Parameter identification in chloride ingress from accelerated test using Bayesian network Tran, Thanh-Binh; Bastidas-Arteaga, Emilio; Bonnet, Stéphanie; Schoefs, Franck 2015-07
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Title | Parameter identification in chloride ingress from accelerated test using Bayesian network |
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Tran, Thanh-Binh Bastidas-Arteaga, Emilio Bonnet, Stéphanie Schoefs, Franck |
Contributor |
International Conference on Applications of Statistics and Probability (12th : 2015 : Vancouver, B.C.) |
Date Issued | 2015-07 |
Description | Chloride ingress into concrete is one of the main causes leading to the degradation of reinforced concrete (RC) structures. Important damages due to chloride-attack are reported after 10-20 years and thus, structures should be inspected periodically to ensure optimal levels of serviceability and safety. Modelling chloride ingress into concrete, therefore, becomes an important task to plan and quantify maintenance operations of structures. Relevant material and environmental parameters required for modelling could be determined from inspection data obtained after each inspection campaign. However, its assessment requires significant experimental time for collecting data that allow considering the time-dependency of the deterioration process. Data from accelerated test could be used as information about long-term performance of concrete or mortar under real exposure conditions if the scale factor reflecting the ratio between exposures times for normal and accelerated tests is determined. The main objective of this paper is to develop a method based on Bayesian updating to identify the ‘real’ (equivalent) exposure time from accelerated tests that is used to define the scale factor. The proposed methodology is first tested on simulated data and after implemented to real measurements. |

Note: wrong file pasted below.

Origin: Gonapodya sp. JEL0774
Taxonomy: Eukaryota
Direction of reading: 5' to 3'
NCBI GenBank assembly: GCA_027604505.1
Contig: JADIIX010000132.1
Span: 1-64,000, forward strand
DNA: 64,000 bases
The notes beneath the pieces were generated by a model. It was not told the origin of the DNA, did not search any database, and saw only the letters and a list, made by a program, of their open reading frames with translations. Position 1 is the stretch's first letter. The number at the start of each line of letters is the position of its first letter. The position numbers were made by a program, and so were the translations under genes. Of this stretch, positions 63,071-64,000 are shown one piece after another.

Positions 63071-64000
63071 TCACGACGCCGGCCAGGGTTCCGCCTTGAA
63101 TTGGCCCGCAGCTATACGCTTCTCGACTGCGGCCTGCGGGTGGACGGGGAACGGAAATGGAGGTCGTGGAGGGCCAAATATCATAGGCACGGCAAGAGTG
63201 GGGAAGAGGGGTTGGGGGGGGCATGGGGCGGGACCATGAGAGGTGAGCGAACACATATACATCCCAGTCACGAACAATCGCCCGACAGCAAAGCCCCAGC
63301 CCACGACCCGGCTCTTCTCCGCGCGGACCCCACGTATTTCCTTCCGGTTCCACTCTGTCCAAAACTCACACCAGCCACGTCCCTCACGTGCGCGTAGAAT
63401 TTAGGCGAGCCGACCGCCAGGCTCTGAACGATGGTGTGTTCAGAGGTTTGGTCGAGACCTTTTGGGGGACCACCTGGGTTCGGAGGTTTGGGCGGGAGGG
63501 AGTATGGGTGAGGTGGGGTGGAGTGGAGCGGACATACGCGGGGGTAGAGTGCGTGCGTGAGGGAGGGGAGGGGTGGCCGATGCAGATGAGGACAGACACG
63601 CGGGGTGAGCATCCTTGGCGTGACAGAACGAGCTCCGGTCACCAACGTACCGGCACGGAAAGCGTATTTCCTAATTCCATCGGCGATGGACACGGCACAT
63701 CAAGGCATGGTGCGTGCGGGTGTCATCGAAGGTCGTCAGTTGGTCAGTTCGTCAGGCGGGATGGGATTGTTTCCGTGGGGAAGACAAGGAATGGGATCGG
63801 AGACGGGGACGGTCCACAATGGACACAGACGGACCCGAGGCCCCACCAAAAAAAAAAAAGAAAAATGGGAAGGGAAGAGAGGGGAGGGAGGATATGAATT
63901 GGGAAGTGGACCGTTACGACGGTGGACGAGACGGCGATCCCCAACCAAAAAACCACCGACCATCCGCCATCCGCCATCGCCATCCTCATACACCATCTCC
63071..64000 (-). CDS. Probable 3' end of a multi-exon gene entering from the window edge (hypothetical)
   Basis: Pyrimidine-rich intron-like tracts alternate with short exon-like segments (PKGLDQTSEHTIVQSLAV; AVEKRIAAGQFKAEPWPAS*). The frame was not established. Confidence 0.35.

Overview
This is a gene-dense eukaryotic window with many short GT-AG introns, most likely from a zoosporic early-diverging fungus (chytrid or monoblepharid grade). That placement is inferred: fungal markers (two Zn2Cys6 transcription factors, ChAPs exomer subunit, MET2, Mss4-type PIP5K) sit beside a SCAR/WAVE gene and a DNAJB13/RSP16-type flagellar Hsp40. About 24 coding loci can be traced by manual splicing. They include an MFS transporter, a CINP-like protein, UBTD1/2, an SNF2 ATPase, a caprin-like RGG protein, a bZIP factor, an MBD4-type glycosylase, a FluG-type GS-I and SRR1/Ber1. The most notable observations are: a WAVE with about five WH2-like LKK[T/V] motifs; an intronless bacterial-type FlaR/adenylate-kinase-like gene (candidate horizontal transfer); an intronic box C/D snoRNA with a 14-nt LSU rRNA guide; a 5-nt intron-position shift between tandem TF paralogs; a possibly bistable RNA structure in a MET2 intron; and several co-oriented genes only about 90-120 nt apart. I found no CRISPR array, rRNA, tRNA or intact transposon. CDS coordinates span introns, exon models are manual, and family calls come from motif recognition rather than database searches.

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Conference Paper |
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Text |
Language | eng |
Notes | This collection contains the proceedings of ICASP12, the 12th International Conference on Applications of Statistics and Probability in Civil Engineering held in Vancouver, Canada on July 12-15, 2015. Abstracts were peer-reviewed and authors of accepted abstracts were invited to submit full papers. Also full papers were peer reviewed. The editor for this collection is Professor Terje Haukaas, Department of Civil Engineering, UBC Vancouver. |
Date Available | 2015-05-25 |
Provider | Vancouver : University of British Columbia Library |
Rights | Attribution-NonCommercial-NoDerivs 2.5 Canada |
DOI | 10.14288/1.0076264 |
URI | http://hdl.handle.net/2429/53416 |
Affiliation |
Non UBC |
Citation | Haukaas, T. (Ed.) (2015). Proceedings of the 12th International Conference on Applications of Statistics and Probability in Civil Engineering (ICASP12), Vancouver, Canada, July 12-15. |
Peer Review Status | Unreviewed |
Scholarly Level | Faculty |
Rights URI | http://creativecommons.org/licenses/by-nc-nd/2.5/ca/ |